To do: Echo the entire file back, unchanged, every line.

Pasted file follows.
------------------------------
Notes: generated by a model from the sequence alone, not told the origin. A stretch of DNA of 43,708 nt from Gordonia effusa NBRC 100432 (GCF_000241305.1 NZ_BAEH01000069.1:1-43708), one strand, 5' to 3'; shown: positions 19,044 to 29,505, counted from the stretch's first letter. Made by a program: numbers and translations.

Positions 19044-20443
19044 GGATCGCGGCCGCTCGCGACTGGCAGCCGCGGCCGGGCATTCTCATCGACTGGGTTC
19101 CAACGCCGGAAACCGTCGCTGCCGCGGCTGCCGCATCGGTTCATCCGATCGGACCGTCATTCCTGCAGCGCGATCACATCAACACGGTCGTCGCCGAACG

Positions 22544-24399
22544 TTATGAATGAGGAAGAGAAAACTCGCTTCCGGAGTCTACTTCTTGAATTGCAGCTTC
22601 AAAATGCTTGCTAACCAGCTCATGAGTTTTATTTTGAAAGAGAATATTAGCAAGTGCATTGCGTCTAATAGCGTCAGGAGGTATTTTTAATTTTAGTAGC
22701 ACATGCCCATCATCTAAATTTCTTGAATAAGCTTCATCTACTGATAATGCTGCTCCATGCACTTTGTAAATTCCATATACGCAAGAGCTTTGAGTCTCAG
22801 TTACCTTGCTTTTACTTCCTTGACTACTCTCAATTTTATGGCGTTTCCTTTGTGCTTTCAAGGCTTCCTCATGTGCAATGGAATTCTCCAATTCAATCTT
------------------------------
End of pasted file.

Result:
Notes: generated by a model from the sequence alone, not told the origin. A stretch of DNA of 43,708 nt from Gordonia effusa NBRC 100432 (GCF_000241305.1 NZ_BAEH01000069.1:1-43708), one strand, 5' to 3'; shown: positions 19,044 to 29,505, counted from the stretch's first letter. Made by a program: numbers and translations.

Positions 19044-20443
19044 GGATCGCGGCCGCTCGCGACTGGCAGCCGCGGCCGGGCATTCTCATCGACTGGGTTC
19101 CAACGCCGGAAACCGTCGCTGCCGCGGCTGCCGCATCGGTTCATCCGATCGGACCGTCATTCCTGCAGCGCGATCACATCAACACGGTCGTCGCCGAACG

Positions 22544-24399
22544 TTATGAATGAGGAAGAGAAAACTCGCTTCCGGAGTCTACTTCTTGAATTGCAGCTTC
22601 AAAATGCTTGCTAACCAGCTCATGAGTTTTATTTTGAAAGAGAATATTAGCAAGTGCATTGCGTCTAATAGCGTCAGGAGGTATTTTTAATTTTAGTAGC
22701 ACATGCCCATCATCTAAATTTCTTGAATAAGCTTCATCTACTGATAATGCTGCTCCATGCACTTTGTAAATTCCATATACGCAAGAGCTTTGAGTCTCAG
22801 TTACCTTGCTTTTACTTCCTTGACTACTCTCAATTTTATGGCGTTTCCTTTGTGCTTTCAAGGCTTCCTCATGTGCAATGGAATTCTCCAATTCAATCTT